Monday, December 5, 2016

Born Today December 5: E. or Eugenie Marlitt


Friederieke Henirette Christiane Eugenie John was born on this day in Arnstadt.  Her father was a popular portrait painter, and as such, his daughter would gain a patron in the Princess of Schwarzburg-Sonderhausen after studying music with her.  She was sent to court in Vienna for three years because she was such a fine singer; while there she attended the Vienna Conservatory focusing on opera.  However, she became completely deaf after a virulent ear infection and returned to her patroness in Sonderhausen 1853.  The Princess then suggested that she take up novel writing as all her correspondence was so well penned.  For the purposes of writing, she returned to the birth town.  She published under the name E. Marlitt (or, rarely, as Eugenie Marlitt). Her works spanned between 1864 and 1874 and comprised both short stories and novels.  He works were exclusively published in Die Gartenlaube and were so popular that subscriptions doubled during the time that he works appeared in the publication. More that half of the films that used her novels for source material were produced in the silent era, with the first in 1917:  Im Hause des Kommerzienrats.  The last silent film to use her work for the basis of a screenplay was Das Geheimnis der alten Mamsell in 1925.  The first sound film to use  her work came in 1945 just before the end of the second world war and was produced in Mexico.  The most recent use of her work in a film was in 1985 and was made in what was then West Germany.  She died of natural causes in her hometown on the 22nd of June in 1887 and was buried in the cemetery there.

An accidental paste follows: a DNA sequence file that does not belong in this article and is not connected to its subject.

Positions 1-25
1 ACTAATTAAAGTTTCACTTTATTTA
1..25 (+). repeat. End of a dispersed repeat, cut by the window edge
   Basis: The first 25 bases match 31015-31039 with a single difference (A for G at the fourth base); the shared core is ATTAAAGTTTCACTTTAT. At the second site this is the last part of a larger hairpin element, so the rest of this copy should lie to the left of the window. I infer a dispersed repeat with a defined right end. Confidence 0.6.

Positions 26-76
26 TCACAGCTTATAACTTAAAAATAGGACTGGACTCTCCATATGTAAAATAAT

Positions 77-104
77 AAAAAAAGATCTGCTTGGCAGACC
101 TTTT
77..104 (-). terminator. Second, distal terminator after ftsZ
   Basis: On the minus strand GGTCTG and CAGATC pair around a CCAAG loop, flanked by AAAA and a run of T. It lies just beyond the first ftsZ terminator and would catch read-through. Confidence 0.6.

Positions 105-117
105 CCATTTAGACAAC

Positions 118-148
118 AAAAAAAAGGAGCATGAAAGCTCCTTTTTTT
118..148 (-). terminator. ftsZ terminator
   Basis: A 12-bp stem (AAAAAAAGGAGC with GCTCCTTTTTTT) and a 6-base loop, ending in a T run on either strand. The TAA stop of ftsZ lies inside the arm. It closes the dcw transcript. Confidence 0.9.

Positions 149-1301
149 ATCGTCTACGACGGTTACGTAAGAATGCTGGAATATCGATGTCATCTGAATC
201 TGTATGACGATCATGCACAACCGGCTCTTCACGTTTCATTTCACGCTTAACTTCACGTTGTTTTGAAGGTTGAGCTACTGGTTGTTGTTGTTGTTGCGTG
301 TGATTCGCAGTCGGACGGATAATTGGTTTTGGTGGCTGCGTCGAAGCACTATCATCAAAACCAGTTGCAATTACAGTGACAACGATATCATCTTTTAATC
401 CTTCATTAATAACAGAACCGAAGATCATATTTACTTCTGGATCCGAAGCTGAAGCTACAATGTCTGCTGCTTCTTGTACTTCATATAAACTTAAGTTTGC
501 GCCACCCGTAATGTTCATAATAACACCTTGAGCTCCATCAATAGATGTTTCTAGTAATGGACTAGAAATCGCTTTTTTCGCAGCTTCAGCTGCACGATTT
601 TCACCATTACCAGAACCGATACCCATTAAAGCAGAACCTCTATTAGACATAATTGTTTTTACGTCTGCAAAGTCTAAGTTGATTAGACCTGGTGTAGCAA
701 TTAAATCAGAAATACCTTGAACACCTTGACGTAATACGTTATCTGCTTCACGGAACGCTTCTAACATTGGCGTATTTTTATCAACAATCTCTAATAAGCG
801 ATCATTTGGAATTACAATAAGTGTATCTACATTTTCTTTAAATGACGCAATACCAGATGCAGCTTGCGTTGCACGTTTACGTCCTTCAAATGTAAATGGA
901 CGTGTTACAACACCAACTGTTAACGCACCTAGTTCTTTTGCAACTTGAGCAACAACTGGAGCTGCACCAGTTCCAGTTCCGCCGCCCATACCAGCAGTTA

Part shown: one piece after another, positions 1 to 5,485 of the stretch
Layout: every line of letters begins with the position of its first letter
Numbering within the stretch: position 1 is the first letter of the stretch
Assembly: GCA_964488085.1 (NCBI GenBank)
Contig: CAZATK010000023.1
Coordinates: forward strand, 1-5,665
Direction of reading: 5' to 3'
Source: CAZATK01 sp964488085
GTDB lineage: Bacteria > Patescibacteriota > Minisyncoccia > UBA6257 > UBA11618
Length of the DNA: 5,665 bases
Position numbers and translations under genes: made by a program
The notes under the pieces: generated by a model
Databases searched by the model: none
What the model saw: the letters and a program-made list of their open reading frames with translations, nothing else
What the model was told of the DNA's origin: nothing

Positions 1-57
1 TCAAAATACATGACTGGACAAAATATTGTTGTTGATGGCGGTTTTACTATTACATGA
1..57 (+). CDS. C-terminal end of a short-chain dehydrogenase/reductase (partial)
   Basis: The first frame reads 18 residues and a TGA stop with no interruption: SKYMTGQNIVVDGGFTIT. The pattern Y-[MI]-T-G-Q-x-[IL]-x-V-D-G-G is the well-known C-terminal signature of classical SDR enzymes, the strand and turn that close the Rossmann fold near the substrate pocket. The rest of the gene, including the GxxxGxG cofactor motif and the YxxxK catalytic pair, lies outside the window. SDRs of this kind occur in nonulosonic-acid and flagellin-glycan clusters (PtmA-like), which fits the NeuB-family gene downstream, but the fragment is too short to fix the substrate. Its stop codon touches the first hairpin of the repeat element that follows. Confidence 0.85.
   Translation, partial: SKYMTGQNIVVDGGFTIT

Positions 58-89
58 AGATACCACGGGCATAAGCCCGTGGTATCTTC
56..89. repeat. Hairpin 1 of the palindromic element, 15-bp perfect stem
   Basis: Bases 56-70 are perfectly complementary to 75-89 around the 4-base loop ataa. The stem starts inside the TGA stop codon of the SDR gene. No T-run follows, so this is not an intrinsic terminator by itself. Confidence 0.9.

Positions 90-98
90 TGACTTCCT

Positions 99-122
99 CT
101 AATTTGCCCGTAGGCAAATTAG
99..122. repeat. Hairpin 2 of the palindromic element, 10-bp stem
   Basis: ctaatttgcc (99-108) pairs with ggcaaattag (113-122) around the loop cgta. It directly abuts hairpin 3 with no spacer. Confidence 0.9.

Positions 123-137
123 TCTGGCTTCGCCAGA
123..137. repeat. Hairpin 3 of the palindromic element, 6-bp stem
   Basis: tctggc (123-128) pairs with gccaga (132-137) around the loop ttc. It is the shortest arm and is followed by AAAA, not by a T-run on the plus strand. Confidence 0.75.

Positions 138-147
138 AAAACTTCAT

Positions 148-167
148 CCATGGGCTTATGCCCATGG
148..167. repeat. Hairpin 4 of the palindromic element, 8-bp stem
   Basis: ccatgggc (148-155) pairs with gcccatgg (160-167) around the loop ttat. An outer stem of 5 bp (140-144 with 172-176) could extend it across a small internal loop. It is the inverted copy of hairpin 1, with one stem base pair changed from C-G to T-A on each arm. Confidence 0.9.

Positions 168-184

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Saturday, December 3, 2016

13 Days Of Creepmas: Vintage Christmas "Wierdness"

13 Days Of Creepmas: Scrooge or Marley's Ghost (1901)

This is the very first film treatment of Charles Dickens' classic Christmas ghost story.  

Born Today December 3: Ludvig Holberg


Ludvig Holberg, Baron of Holberg was born on this date in Bergen Denmark-Norway (now exclusively part of Norway).  He was a playwright, philosopher, essayist and historian.  He studied theology at the University of Copenhagen and taught himself languages, history and law.  During this period, it was customary for law students to travel abroad for purposes of study; it was his travels that lead to an interest in writing.  Though he wrote prolifically in philosophy and history, it is his comedic plays that became of interest to the world of film (he was also a prodigious writer of satirical poetry).  The first film to make use of his work for a narrative production came in 1908 with Jeppe paa bjerget, a short Danish film produced by Nordisk Film.  One other film in the silent era made use of his plays for a screenplay:  Skomakarprinsen (1920), a feature length comedy produced in Sweden.   The latest film to use is work for a screenplay came in 2002, with a made for television film in Denmark, Jean de France. A lifelong bachelor, Holberg died in Copenhagen Denmark-Norway (now the capital of Denmark) on the 28th January 1754 at the age of 69.  He is interred in an elaborate crypt in Sorø klosterkirke (Church of Soroe Cloister) in Sjaelland, Denmark.  For more on his highly influential life, follow the link to Wikipedia below.  

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Friday, December 2, 2016